Tuk-Tuk

Tuk-Tuk HotDocs 2015Header-image-StephenBy Robert K. Stephen

(TORONTO, ON) – Miserable Egypt. Didn’t we think for a moment some revolution had happened in Egypt with crowds swamping Tahir Square in Cairo? This documentary seems to indicate it’s worsened for the proletarian of that city.

Money is tighter and jobs are scarce. Islamist attacks on foreign tourists have tattered the tourist trade. The rape and beating of female news correspondents has shown a very nasty side of Egyptian manhood.

Quite frankly Cairo resembles a hellhole.

Tuk-tuks are motorcycle cabs and the film captures a few days in the life of three boys that drive them. Their families can’t afford to send them to school and day labourer dad is thankful for enough money to lead a subsistence life.

Dad’s a real Archie Bunker, pontificating about society and how it is so good his two children are out driving tuk-tuks. This despite the corrupt police force that extorts them, thieves that rob them, bullies that harass them, and taxi drivers who do everything they can to make their life miserable.

Dad proclaims this will keep them off the street and away from drugs and criminals.

But dear old Dad fails to realize his two children are very much part of street life in the middle of all sorts of hatred and prejudice. India has its Untouchables while Cairo has its Tuk-tuk drivers.

At times, their child-like character flares up and it seems they are enjoying themselves. Ironically the movie concludes with them smoking drugs.

No doubt Dad has been deceived.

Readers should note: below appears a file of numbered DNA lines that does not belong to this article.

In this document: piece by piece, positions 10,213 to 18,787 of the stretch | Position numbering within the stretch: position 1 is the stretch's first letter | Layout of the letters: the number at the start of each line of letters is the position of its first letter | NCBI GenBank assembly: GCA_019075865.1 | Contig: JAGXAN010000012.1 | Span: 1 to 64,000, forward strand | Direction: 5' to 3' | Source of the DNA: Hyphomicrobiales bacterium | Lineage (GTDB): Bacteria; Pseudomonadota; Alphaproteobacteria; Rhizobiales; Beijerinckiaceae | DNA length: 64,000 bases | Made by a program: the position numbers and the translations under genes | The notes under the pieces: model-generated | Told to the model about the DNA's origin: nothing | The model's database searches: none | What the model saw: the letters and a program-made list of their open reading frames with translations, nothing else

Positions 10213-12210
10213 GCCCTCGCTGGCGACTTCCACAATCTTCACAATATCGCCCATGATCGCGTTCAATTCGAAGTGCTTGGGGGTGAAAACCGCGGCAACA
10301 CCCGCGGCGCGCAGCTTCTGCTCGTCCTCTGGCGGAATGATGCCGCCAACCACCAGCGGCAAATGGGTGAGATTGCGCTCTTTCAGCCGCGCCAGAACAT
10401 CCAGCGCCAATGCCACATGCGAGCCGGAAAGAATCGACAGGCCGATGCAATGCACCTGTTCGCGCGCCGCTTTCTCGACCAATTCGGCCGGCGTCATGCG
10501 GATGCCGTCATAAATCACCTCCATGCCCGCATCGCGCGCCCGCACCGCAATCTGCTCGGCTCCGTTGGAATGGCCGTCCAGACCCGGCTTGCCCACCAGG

You’ll get an up close view of Cairo and its bedlam, which is visually pleasing. You’ll also see a bunch of miserable and angry people struggling to stay alive.

The occasional playing of Beethoven’s Midnight Sonata seems out of place. I prefer the modern Egyptian music that is heard.

The inevitable conclusion is that the poor of Cairo are stuck in a shit pit. Utterly depressing and conveying a roaring message of impossibility and defeat.

(Tuk-tuk, Director Romany Saad, Egypt, 75 minutes, 2015, Egyptian with English subtitles, part of Toronto HotDocs Festival, International Premiere 26/28 April and 3 May 2015)

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About the Author

Robert Stephen (CSW)
Robert K Stephen writes about food and drink, travel, and lifestyle issues. He is one of the few non-national writers to be certified as a wine specialist by the Society of Wine Educators, in Washington, DC. Robert was the first associate member of the Wine Writers’ Circle of Canada. He also holds a Mindfulness Certification from the University of Leiden. Be it Spanish cured meat, dried fruit, BBQ, or recycled bamboo place mats, Robert endeavours to escape the mundane, which is why he loves The Square. His motto is, "Have Story, Will Write."Email Robert Stephen
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